2. LOL Jen remember the Ecover round table, Pete was out numbered 7:1…..I think most of the time women – who are the sex who has to do the child rearing hence more time at home, more time doing the practical domestic things and more time having to think well surely there is a better way to do this that and the other!? And once you have children then it opens up another world of wanting the best for your offspring including maybe the best earth that we can pass on??? Not that this is the way all women are hard wired as we all know everyone is different but as we are the ones to really get hard core with as close as you can get to being natural – child birth, breast feeding, we have no choice but to be aware of nature – again not every women is like this!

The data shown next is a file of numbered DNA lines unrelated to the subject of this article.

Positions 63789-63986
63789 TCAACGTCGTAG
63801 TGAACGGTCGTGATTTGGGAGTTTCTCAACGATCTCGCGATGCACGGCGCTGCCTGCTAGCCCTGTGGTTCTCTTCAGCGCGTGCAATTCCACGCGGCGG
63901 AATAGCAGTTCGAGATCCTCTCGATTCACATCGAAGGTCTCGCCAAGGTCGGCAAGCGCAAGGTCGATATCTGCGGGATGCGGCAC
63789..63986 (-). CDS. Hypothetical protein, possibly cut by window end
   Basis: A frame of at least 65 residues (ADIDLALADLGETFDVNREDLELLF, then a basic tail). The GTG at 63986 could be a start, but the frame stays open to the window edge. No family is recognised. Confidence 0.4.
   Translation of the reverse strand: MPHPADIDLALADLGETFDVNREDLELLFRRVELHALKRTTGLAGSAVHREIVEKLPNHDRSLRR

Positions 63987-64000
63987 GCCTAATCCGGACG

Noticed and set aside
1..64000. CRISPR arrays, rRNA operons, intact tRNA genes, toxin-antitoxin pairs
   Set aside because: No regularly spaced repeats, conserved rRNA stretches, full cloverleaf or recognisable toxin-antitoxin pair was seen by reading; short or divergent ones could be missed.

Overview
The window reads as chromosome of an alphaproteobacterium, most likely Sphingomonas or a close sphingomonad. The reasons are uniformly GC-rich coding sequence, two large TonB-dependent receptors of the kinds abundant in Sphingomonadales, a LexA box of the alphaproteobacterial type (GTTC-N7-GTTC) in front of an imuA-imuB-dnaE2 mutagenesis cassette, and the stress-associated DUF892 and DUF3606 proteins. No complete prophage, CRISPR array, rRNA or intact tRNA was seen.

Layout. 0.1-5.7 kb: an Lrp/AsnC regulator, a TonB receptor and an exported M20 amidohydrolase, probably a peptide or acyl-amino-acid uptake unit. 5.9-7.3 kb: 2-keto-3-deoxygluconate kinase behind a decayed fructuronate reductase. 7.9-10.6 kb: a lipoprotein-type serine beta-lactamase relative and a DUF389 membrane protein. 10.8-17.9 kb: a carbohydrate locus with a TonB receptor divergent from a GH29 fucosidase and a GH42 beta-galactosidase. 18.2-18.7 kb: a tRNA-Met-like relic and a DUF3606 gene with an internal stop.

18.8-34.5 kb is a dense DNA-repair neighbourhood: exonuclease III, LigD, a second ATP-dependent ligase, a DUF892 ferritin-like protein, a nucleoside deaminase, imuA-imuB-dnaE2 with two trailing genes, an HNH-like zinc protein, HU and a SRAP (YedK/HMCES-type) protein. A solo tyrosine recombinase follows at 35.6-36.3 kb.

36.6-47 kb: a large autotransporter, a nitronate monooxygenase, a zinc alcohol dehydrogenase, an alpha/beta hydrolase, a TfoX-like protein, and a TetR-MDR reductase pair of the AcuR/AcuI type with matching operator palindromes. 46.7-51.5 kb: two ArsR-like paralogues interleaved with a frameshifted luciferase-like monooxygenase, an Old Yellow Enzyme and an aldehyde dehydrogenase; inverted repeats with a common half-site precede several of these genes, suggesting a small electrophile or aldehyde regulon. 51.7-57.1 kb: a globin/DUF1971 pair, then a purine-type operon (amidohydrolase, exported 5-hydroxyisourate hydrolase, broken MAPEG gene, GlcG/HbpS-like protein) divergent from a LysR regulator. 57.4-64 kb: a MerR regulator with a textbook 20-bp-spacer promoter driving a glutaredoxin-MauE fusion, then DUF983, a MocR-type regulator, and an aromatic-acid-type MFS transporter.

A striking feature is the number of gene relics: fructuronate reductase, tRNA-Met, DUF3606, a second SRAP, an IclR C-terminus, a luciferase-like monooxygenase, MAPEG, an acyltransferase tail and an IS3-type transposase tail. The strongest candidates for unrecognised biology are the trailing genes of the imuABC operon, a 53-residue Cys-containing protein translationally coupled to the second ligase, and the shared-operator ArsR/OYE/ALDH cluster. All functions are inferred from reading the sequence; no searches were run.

Men are by their very make up the hunter gatherer and providers and my husband, brothers included they maybe are to taken up with “real work” as I have been told before (in a funny way – other wise there might have been blood spilt 🙂 and blogging or muddling in girly environmental topics might be seen as not manly enough??? It’s a difficult one to truly understand as you will get varying answers from both sexes but yes it is true that there are more women bloggers who are doing practical things to try and change their world, I wonder why? Maybe ask Pete in Ecover?!